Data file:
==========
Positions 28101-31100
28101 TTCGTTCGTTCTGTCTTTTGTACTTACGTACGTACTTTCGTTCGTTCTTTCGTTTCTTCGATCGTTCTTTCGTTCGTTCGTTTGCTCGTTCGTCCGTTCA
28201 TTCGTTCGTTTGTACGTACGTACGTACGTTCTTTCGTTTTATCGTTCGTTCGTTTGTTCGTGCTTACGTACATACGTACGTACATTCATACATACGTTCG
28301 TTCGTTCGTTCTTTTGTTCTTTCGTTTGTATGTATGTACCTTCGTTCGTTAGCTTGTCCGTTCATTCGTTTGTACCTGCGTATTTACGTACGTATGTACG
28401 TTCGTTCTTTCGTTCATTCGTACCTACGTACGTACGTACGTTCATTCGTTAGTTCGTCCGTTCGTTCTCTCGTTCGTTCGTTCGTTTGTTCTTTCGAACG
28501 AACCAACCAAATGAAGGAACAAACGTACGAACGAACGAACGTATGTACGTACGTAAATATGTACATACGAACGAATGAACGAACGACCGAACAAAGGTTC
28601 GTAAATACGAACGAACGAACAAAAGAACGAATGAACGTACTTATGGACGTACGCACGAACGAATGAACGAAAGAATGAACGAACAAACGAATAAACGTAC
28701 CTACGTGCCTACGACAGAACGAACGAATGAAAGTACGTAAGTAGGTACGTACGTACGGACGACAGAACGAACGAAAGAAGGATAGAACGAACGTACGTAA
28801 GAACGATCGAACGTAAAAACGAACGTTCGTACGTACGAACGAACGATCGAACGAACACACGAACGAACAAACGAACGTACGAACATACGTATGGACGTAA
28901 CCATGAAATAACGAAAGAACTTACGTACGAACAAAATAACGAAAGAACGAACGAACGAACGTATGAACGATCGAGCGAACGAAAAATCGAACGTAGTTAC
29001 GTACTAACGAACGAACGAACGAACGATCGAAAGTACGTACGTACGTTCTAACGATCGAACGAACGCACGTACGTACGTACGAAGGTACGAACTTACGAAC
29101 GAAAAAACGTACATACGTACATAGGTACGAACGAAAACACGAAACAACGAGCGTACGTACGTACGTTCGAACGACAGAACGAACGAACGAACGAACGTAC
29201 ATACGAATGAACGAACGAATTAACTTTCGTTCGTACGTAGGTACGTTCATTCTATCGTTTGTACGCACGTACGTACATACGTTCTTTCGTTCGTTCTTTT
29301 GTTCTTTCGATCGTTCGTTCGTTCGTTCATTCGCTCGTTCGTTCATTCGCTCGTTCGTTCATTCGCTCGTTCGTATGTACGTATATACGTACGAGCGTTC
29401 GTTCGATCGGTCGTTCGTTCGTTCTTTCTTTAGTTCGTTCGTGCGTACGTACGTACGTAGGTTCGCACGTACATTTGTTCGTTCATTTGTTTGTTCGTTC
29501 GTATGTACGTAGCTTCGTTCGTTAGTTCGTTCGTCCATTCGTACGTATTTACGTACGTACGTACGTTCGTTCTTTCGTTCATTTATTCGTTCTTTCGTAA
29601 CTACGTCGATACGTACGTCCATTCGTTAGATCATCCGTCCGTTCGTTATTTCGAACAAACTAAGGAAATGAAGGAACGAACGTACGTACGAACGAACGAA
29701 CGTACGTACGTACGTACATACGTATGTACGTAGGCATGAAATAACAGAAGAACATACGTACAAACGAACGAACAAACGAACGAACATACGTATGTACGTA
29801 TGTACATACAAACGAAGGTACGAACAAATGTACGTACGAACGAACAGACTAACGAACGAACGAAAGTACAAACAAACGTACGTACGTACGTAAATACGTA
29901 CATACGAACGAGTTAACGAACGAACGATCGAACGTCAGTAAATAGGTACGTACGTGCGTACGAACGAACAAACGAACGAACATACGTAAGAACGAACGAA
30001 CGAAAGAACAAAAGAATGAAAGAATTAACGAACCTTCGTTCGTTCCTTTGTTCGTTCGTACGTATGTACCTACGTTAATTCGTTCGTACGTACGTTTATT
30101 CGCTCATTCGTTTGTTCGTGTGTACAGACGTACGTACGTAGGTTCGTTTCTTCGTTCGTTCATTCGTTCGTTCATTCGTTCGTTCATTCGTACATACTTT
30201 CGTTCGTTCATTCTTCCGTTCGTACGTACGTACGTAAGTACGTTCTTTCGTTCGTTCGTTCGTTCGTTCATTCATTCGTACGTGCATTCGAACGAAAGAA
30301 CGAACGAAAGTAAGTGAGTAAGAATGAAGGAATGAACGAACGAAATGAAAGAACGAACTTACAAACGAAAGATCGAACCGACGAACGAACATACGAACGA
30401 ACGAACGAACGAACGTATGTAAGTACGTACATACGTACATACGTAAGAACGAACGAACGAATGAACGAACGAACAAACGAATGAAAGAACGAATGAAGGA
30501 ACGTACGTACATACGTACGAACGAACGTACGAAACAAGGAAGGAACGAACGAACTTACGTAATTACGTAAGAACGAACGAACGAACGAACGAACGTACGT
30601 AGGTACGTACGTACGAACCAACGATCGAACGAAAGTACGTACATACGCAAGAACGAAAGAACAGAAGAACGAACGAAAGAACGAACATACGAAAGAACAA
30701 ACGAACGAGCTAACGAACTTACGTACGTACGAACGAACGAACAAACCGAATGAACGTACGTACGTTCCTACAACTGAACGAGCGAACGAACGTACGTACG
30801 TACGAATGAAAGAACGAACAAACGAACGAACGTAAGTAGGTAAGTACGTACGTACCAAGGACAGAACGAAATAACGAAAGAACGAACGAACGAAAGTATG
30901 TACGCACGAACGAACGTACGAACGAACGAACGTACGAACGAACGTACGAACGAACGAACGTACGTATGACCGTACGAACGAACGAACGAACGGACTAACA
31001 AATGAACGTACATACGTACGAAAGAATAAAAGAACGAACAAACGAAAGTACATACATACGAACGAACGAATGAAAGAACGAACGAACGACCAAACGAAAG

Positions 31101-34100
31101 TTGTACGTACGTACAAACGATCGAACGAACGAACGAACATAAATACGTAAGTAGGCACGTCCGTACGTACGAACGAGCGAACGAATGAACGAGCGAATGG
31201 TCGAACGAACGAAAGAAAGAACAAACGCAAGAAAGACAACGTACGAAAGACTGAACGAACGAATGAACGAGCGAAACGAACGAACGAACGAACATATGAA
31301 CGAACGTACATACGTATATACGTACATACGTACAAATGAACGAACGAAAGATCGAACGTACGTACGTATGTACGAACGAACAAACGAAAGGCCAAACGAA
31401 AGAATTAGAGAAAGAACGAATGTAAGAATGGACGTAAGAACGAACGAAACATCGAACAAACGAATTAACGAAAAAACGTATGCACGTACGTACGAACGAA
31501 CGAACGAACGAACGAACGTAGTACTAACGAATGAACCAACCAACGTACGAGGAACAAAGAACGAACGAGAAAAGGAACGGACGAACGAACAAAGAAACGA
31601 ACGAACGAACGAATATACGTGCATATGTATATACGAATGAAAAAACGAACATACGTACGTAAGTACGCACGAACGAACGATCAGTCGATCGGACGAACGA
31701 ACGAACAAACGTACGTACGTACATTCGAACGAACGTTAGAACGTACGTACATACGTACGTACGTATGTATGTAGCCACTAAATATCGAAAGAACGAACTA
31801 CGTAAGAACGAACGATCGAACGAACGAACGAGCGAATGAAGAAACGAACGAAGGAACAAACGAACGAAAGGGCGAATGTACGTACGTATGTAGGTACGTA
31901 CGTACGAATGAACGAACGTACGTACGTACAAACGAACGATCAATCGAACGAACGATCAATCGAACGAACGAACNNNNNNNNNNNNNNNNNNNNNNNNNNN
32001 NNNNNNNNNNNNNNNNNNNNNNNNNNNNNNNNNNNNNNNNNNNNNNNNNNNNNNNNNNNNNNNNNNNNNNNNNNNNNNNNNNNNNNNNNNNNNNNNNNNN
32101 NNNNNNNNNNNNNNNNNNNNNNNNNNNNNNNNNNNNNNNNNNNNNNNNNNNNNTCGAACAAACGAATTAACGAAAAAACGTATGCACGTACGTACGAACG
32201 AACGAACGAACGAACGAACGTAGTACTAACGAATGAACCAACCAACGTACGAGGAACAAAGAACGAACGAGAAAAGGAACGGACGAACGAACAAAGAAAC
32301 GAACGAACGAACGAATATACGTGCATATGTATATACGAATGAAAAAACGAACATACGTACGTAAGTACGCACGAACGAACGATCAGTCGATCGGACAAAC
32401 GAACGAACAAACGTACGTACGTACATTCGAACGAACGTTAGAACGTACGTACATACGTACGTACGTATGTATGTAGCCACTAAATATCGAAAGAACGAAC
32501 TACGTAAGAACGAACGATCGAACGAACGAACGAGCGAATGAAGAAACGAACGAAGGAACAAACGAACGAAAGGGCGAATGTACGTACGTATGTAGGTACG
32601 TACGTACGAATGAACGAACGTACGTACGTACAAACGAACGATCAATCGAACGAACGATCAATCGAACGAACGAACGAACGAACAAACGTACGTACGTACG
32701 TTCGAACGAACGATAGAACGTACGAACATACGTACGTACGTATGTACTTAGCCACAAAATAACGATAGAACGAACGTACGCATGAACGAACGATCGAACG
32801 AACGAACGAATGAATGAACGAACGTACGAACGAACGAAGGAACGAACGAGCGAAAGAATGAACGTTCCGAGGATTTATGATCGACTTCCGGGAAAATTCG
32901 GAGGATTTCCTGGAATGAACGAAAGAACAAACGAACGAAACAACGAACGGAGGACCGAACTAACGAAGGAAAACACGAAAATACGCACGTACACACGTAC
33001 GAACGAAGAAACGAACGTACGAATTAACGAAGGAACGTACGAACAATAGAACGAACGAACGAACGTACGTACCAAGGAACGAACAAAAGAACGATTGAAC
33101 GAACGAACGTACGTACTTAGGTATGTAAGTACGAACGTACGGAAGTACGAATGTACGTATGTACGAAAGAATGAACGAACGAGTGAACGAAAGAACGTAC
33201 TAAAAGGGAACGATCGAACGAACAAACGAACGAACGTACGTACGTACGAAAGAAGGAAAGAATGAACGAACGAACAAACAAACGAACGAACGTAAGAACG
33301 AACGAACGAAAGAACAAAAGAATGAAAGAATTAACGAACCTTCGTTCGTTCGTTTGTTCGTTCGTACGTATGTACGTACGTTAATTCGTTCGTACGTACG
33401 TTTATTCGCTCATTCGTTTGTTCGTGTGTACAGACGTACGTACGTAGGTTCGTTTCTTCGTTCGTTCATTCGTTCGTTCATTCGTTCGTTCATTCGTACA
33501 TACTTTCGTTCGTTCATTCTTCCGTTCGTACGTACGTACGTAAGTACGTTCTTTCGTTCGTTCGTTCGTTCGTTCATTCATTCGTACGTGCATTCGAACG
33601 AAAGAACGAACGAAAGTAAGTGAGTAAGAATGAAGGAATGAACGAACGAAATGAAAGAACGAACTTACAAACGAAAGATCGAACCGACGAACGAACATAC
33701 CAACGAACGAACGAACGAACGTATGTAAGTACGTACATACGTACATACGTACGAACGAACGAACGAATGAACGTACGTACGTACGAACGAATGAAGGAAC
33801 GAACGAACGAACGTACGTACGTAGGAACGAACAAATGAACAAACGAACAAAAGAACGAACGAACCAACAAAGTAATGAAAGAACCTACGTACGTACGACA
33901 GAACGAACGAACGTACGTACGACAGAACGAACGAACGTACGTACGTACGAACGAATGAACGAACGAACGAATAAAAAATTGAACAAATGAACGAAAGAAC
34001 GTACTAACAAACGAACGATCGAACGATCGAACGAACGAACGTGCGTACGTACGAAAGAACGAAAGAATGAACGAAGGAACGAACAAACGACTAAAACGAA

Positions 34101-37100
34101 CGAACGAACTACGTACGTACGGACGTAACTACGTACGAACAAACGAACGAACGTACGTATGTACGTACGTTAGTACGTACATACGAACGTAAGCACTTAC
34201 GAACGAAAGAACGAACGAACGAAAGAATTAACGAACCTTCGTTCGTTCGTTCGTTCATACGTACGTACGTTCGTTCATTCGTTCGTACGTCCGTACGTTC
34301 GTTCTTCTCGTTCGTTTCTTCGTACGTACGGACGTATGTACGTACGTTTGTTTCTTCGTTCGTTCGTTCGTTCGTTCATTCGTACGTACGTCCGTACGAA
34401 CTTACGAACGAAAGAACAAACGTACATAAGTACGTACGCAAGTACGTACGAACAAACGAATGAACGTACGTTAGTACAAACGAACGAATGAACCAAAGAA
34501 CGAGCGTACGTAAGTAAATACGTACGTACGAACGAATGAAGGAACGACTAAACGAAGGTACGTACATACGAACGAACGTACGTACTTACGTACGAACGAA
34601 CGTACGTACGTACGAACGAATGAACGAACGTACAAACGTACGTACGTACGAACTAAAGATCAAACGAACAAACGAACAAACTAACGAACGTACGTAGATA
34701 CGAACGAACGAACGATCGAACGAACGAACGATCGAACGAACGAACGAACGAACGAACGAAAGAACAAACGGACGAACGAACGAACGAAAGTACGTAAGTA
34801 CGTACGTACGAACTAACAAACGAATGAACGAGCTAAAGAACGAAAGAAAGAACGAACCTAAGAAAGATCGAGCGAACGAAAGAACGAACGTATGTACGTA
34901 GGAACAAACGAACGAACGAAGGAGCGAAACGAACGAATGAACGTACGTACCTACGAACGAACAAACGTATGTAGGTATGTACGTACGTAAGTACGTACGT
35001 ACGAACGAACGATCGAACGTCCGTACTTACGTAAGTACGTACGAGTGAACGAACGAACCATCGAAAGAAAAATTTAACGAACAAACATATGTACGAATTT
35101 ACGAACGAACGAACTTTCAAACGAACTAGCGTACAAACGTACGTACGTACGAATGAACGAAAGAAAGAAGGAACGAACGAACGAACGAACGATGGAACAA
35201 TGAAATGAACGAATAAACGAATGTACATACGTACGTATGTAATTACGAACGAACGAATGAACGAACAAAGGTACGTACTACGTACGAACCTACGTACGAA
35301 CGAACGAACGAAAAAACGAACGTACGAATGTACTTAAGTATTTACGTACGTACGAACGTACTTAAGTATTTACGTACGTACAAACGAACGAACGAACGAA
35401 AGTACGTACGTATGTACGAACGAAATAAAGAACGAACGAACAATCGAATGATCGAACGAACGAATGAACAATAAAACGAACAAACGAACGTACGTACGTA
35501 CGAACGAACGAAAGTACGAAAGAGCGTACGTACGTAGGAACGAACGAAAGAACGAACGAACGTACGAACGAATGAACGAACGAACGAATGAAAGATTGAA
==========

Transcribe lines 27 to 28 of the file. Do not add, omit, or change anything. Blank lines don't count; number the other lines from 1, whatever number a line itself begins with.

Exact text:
30601 AGGTACGTACGTACGAACCAACGATCGAACGAAAGTACGTACATACGCAAGAACGAAAGAACAGAAGAACGAACGAAAGAACGAACATACGAAAGAACAA
30701 ACGAACGAGCTAACGAACTTACGTACGTACGAACGAACGAACAAACCGAATGAACGTACGTACGTTCCTACAACTGAACGAGCGAACGAACGTACGTACG